The prevalence of suspected culture-negative PJI was 22.0% (219 of 996), and the prevalence of culture-negative PJI as defined by the Musculoskeletal Infection Society (MSIS) was 6.4% (44 of 688). Overall, the rate of treatment success was 69.2% (110 of 159) in patients with >1 year of follow-up. Of the 49 culture-negative PJIs for which treatment failed, 26 (53.1%) subsequently had positive cultures; of those 26, 10 (38.5%) were positive for methicillin-sensitive Staphylococcus aureus. The rate of treatment success was greater (p = 0.019) for patients who had 2-stage exchange than for those who underwent irrigation and debridement.

CONCLUSIONS:

The present study demonstrates that culture-negative PJI is a relatively frequent finding with unacceptable rates of treatment failure. Every effort should be made to isolate the infecting organism prior to surgical intervention, including extending the incubation period for cultures, withholding antibiotics prior to obtaining culture specimens, and possibly using newly introduced molecular techniques.

LEVEL OF EVIDENCE:

Therapeutic Level IV. See Instructions for Authors for a complete description of levels of evidence.

PDF

https://www.ncbi.nlm.nih.gov/pmc/articles/PMC6242327/pdf/jbjsoa-3-e0060.pdf

 

December 20, 2018 at 7:27 pm

Culturing Periprosthetic Joint Infection: Number of Samples, Growth Duration, and Organisms.

J Arthroplasty. November 2018 V.33 N.11 P.3531-3536.e1.

doi: 10.1016/j.arth.2018.06.018. Epub 2018 Jul 11.

Kheir MM1, Tan TL1, Ackerman CT1, Modi R1, Foltz C1, Parvizi J1.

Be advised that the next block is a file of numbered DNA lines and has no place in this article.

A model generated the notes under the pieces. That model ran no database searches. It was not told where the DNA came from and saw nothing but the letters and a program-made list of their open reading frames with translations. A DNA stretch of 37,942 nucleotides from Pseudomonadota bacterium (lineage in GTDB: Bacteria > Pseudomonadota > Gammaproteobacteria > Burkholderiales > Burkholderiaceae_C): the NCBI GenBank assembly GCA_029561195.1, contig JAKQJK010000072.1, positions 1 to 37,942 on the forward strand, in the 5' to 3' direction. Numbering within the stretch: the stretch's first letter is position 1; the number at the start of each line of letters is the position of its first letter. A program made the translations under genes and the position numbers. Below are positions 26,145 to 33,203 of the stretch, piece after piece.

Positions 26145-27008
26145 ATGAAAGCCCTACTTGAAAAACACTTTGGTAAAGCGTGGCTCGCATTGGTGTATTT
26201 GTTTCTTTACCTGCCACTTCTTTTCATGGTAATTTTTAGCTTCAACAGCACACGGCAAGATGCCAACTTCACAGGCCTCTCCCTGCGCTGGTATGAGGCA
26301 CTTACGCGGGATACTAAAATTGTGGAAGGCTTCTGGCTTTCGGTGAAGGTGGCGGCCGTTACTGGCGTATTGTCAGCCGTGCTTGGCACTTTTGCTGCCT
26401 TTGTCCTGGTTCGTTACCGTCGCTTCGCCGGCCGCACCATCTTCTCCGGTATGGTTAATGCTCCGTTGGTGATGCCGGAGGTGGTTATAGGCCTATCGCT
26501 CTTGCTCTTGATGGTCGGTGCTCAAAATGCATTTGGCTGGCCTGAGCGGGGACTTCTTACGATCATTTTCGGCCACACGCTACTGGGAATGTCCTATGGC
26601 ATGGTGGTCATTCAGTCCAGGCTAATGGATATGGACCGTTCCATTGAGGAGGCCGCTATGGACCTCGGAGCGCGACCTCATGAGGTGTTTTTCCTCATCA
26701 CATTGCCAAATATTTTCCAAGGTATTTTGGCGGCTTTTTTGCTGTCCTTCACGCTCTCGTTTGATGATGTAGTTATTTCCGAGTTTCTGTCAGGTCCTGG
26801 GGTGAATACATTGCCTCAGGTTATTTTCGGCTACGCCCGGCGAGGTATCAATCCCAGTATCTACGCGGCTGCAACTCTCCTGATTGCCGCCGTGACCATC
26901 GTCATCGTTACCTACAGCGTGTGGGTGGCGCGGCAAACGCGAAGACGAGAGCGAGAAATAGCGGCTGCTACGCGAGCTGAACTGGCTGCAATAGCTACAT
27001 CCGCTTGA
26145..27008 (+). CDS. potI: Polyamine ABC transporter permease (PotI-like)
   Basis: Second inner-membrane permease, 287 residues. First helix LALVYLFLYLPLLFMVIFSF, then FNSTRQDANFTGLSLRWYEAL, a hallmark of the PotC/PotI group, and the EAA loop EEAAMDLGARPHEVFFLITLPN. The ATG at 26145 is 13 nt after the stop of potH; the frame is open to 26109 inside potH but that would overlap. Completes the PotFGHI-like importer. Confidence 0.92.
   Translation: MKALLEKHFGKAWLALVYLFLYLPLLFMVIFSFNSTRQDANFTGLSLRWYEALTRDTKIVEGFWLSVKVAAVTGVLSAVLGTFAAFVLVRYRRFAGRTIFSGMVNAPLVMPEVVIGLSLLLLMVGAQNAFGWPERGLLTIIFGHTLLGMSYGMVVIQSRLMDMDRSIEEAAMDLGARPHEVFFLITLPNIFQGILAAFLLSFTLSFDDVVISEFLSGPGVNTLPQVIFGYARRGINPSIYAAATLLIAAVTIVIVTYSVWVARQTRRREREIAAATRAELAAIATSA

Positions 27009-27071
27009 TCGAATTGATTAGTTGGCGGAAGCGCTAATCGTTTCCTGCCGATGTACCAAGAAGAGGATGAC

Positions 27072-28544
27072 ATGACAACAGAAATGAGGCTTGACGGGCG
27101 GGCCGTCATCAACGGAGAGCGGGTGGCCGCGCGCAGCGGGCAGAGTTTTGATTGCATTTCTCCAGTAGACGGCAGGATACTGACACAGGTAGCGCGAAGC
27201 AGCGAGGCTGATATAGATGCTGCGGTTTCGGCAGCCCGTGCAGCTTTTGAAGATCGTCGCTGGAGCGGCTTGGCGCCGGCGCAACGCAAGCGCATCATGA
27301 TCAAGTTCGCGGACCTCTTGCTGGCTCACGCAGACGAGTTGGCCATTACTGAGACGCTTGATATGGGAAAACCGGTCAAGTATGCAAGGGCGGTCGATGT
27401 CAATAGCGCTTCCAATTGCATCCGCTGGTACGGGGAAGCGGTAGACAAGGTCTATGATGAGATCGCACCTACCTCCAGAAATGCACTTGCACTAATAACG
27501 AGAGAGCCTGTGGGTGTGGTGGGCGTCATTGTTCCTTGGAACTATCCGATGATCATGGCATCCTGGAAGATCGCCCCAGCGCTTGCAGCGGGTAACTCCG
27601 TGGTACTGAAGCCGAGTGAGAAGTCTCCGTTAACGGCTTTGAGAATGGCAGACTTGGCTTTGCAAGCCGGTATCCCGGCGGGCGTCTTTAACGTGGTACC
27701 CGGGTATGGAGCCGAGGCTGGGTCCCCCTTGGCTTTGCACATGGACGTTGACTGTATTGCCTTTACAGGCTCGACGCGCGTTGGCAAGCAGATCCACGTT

Abstract

BACKGROUND:

Owing to the difficulty isolating microorganisms in periprosthetic joint infection (PJI), current guidelines recommend that 3-5 intraoperative samples be cultured and maintained for 3-14 days. We investigated (1) the optimal number of culture samples and growth duration to diagnose PJI and (2) the microbiology profile at our institution.

METHODS:

A retrospective review of 711 patients (329 hips, 382 knees) with PJI that met Musculoskeletal Infection Society criteria from 2000 to 2014 was performed. Two thousand two hundred ninety aerobic and anaerobic cultures were analyzed. A manual chart review collected demographic, surgical, and microbiological data. Microbiology profiles were trended. Logistic regression analysis was performed to determine statistical significance.

RESULTS:

Obtaining 5 samples provided the greatest yield positive cultures for diagnosing PJI. The percentage of positive cultures overall was 62.6% and stratified by organism type: antibiotic resistant (80.0%), Staphylococcus aureus (76.0%), gram negative (58.9%), Pseudomonas (52.0%), variant PJI organisms (28.2%), Propionibacterium acnes (20.0%), and Escherichia coli (8.0%). Although most organisms were cultured in 5 days or less, 10.8 days were needed for Propionibacterium acnes, 6.6 for variant PJI organisms, and 5.2 for coagulase-negative Staphylococcus. At 3 days, only 42.2% of cultures turned positive compared with 95.0% at 8 days. There was a significant decrease in time in gram-positive PJIs and an increase in culture-negative PJIs.

CONCLUSION:

The optimal number of cultures and growth duration depended on the type of organism. This study provides evidence that 5 samples should be obtained and held for at least 8 days given that the type of organisms is likely to be unknown at the time of surgery.

PDF

https://www.arthroplastyjournal.org/article/S0883-5403(18)30588-6/pdf

 

December 20, 2018 at 7:25 pm

Highlights From Clinical Practice Guidelines by the Infectious Diseases Society of America for the Treatment of Methicillin-Resistant Staphylococcus aureus Infections in Adults and Children

Infectious Diseases in Clinical Practice May 2011 V.19 N.3 P.207-20

Clinical Guidelines

File, Thomas M. Jr

Recently, the Infectious Diseases Society published evidence-based guidelines for the treatment of methicillin-resistant Staphylococcus aureus infections.

The guideline discusses the management of a variety of infections including skin infections, bacteremia and endocarditis, pneumonia, and osteomyelitis and joint infections.

FULL TEXT

https://journals.lww.com/infectdis/Fulltext/2011/05000/Highlights_From_Clinical_Practice_Guidelines_by.13.aspx

PDF (CLIC en PDF)

December 7, 2018 at 9:28 am